“Categorization is an anti-entropic effort to describe similar, but not equal, things for comparative reasons. So was my thinking when I began my review of pianist Steven Schoenberg’s recording Steven Schoenberg Live: An Improvisational Journey (Quabbin Records, 2009) with:
“Like the face of Helen launching a thousand ships, for better or worse, Keith Jarrett’s 1975 Koln Concert (ECM) inspired a like number of improvisational piano recitals (half of which were ultimately Jarrett’s own) and the entire genre of “New Age” solo piano music. This spontaneous creativity is, at best an inspiration, and at worst, a bore.”
This was my mostly failing attempt to provide potential listeners with an idea of what they were in for when they happened to spin Schoenberg’s disc beneath the magic laser. I never intended “new age” as a pejorative, only a descriptor to provide context. New age and ambient music have their place and I have enjoyed many recordings classified as such.
But the trend, particularly in jazz and other improvised music, has been for finer and finer “genre” granularity, music that defies ready categorization. That said, I will refrain from such in describing Schoenberg’s current recording Christmas Reimagined so inelegantly. Schoenberg takes on a repertoire so intolerant of poor presentation that lesser talents have clotted cut-out bins with their bathetic and often wholly contrived recordings. Not so with this recording.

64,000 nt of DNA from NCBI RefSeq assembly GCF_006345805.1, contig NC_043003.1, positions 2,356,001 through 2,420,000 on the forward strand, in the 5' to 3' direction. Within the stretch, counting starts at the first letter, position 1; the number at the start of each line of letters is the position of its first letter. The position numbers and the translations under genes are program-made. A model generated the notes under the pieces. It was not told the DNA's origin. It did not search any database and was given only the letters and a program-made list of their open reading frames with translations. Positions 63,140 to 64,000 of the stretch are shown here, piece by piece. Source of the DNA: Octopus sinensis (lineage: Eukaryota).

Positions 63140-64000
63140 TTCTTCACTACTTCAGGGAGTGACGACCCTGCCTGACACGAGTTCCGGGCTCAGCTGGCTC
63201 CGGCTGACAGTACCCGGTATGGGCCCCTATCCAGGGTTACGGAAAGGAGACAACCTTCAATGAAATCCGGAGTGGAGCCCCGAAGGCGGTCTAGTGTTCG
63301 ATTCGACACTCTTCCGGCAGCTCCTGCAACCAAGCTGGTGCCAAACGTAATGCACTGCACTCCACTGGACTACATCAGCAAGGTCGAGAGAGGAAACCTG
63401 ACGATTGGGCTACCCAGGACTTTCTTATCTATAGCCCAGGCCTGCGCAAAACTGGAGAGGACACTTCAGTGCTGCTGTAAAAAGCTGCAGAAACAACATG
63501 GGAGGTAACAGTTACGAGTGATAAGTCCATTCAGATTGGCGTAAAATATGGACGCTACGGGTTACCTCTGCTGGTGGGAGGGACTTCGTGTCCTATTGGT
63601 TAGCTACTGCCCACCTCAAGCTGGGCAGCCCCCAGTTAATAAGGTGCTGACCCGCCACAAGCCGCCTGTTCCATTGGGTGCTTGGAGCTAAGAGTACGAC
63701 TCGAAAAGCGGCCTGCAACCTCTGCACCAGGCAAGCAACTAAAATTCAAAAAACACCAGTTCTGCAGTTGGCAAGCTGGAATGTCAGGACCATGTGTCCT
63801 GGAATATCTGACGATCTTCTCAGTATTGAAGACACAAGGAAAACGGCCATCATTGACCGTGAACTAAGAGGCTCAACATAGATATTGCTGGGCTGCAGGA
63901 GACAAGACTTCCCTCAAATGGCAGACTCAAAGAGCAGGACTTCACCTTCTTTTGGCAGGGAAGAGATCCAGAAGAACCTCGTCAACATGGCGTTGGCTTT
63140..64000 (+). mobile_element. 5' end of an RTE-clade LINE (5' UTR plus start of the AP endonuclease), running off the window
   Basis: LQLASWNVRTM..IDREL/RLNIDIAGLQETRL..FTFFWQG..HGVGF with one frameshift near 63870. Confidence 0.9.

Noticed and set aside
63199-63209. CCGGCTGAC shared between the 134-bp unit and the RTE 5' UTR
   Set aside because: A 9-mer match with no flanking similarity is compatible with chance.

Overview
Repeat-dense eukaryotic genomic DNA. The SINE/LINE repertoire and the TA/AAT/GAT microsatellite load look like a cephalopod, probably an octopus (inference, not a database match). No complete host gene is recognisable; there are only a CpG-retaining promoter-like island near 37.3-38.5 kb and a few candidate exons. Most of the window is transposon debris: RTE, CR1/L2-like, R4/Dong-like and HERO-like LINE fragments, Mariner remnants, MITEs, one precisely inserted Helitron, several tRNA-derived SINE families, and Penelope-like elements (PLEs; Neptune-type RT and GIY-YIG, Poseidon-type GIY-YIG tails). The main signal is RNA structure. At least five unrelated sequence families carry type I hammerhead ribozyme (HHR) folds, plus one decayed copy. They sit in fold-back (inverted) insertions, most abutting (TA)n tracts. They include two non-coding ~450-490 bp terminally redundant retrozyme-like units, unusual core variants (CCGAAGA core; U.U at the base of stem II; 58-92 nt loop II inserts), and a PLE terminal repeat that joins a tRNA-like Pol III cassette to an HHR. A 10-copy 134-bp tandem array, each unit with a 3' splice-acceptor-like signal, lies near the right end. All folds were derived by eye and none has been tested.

What Schoenberg has accomplishes with Christmas Reimagined is a finely crafted history of piano performance using a sturdy, if unforgiving, body of songs as his vehicle. For instance, the opening “We Wish You a Merry Christmas” is played with a Liszt left hand transcribing Schubert and a solid Bill Evans right, playing rhythmically crossways. “Carol of the Bells” is impressionistic and dynamically kinetic, with Schoenberg practicing a dramatic volume modulation. Here, Schoenberg approaches George Winston’s sublime December (Windom Hill, 1990).”
– C. Michael Bailey